Asymmetric shallow mantle structure beneath the Hawaiian Swell-evidence from Rayleigh waves recorded by the PLUME network

Laske, G, Markee A, Orcutt JA, Wolfe CJ, Collins JA, Solomon SC, Detrick RS, Bercovici D, Hauri EH.  2011.  Asymmetric shallow mantle structure beneath the Hawaiian Swell-evidence from Rayleigh waves recorded by the PLUME network. Geophysical Journal International. 187:1725-1742.

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arch volcanic field, experiment, heat-flow, hot-spot swell, mantle processes, ocean, Oceanic hotspots and intraplate volcanism, Pacific Ocean, pilot, seismic, seismic velocity, submarine alkalic lavas, surface waves and free oscillations, thermal origin, tomography, velocity structure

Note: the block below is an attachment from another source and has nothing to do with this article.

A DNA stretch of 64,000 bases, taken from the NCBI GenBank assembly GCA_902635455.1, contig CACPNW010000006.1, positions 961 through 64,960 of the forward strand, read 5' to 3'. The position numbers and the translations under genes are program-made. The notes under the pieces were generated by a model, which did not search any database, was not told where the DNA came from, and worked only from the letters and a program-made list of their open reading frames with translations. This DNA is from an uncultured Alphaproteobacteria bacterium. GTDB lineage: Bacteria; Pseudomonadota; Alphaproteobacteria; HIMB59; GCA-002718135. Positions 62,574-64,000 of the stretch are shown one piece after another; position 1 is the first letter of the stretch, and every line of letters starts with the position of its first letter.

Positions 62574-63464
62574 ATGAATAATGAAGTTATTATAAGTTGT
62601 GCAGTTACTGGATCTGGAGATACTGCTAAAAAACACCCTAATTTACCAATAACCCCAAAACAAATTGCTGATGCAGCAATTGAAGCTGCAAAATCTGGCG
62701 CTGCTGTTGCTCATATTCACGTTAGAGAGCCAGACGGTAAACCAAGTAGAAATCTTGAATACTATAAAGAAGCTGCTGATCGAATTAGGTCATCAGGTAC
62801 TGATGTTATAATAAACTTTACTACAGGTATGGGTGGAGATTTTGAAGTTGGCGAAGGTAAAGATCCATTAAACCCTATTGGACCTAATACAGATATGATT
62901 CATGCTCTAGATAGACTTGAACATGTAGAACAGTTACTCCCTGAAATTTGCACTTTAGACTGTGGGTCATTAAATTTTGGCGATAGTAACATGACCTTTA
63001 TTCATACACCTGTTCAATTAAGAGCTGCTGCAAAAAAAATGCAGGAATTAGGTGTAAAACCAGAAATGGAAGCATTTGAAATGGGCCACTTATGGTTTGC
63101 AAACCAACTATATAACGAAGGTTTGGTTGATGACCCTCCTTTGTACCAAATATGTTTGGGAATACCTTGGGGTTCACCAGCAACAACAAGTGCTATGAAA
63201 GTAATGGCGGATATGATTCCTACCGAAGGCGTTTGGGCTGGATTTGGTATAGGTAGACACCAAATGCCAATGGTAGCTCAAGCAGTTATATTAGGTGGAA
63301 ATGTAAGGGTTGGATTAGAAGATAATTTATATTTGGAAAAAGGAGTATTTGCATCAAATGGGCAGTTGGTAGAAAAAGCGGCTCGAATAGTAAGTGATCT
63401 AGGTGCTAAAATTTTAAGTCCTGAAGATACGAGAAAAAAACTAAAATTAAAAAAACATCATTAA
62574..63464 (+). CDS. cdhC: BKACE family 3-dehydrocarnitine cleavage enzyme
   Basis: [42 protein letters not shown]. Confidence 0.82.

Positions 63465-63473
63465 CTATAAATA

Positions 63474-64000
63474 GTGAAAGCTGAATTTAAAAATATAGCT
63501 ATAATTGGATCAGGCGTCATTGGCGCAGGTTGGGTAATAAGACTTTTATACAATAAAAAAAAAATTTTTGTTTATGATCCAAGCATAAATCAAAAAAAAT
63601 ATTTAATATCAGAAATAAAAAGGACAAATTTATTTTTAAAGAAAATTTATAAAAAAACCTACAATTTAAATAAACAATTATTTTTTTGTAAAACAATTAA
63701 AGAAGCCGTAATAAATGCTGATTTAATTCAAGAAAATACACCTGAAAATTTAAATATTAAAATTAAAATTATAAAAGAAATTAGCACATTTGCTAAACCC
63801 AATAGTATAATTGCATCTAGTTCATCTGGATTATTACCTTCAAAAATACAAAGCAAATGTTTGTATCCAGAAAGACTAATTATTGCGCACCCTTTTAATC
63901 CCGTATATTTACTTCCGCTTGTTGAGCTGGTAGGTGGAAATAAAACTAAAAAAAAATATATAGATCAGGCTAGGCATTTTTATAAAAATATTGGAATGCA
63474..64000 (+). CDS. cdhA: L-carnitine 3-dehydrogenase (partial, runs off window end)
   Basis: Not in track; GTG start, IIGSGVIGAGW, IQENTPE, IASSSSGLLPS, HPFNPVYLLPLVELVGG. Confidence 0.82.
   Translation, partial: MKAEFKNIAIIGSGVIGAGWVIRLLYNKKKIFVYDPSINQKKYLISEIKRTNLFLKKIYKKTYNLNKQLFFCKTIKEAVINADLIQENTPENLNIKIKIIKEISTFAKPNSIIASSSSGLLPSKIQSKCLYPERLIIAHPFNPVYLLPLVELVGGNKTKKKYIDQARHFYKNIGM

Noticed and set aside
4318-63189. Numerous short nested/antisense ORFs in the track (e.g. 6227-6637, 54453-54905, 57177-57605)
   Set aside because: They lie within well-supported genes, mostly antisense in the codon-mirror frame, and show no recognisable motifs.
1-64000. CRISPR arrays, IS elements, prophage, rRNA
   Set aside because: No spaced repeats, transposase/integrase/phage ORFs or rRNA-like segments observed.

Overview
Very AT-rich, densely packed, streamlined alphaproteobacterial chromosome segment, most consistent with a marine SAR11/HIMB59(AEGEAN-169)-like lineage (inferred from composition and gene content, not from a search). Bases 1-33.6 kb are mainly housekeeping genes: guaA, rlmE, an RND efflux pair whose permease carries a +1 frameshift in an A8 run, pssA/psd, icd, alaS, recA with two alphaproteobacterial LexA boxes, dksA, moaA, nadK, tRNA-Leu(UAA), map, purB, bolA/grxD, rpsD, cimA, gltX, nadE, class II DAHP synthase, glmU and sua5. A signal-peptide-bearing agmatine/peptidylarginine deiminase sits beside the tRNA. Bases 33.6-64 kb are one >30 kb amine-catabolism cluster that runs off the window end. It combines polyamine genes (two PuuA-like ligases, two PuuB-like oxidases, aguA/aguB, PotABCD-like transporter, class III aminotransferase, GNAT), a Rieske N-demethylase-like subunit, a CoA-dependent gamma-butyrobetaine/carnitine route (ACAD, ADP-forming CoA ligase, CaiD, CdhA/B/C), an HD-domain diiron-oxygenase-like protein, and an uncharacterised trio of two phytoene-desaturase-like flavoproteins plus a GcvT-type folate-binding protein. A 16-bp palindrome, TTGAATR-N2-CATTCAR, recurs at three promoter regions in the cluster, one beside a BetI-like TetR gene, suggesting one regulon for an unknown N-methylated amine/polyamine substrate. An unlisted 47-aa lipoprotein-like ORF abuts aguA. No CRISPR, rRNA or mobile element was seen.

We present models of the 3-D shear velocity structure of the lithosphere and asthenosphere beneath the Hawaiian hotspot and surrounding region. The models are derived from long-period Rayleigh-wave phase velocities that were obtained from the analysis of seismic recordings collected during two year-long deployments for the Hawaiian Plume-Lithosphere Undersea Mantle Experiment. For this experiment, broad-band seismic sensors were deployed at nearly 70 seafloor sites as well as 10 sites on the Hawaiian Islands. Our seismic images result from a two-step inversion of path-averaged dispersion curves using the two-station method. The images reveal an asymmetry in shear velocity structure with respect to the island chain, most notably in the lower lithosphere at depths of 60 km and greater, and in the asthenosphere. An elongated, 100-km-wide and 300-km-long low-velocity anomaly reaches to depths of at least 140 km. At depths of 60 km and shallower, the lowest velocities are found near the northern end of the island of Hawaii. No major velocity anomalies are found to the south or southeast of Hawaii, at any depth. The low-velocity anomaly in the asthenosphere is consistent with an excess temperature of 200-250 degrees C and partial melt at the level of a few percent by volume, if we assume that compositional variations as a result of melt extraction play a minor role. We also image small-scale low-velocity anomalies within the lithosphere that may be associated with the volcanic fields surrounding the Hawaiian Islands.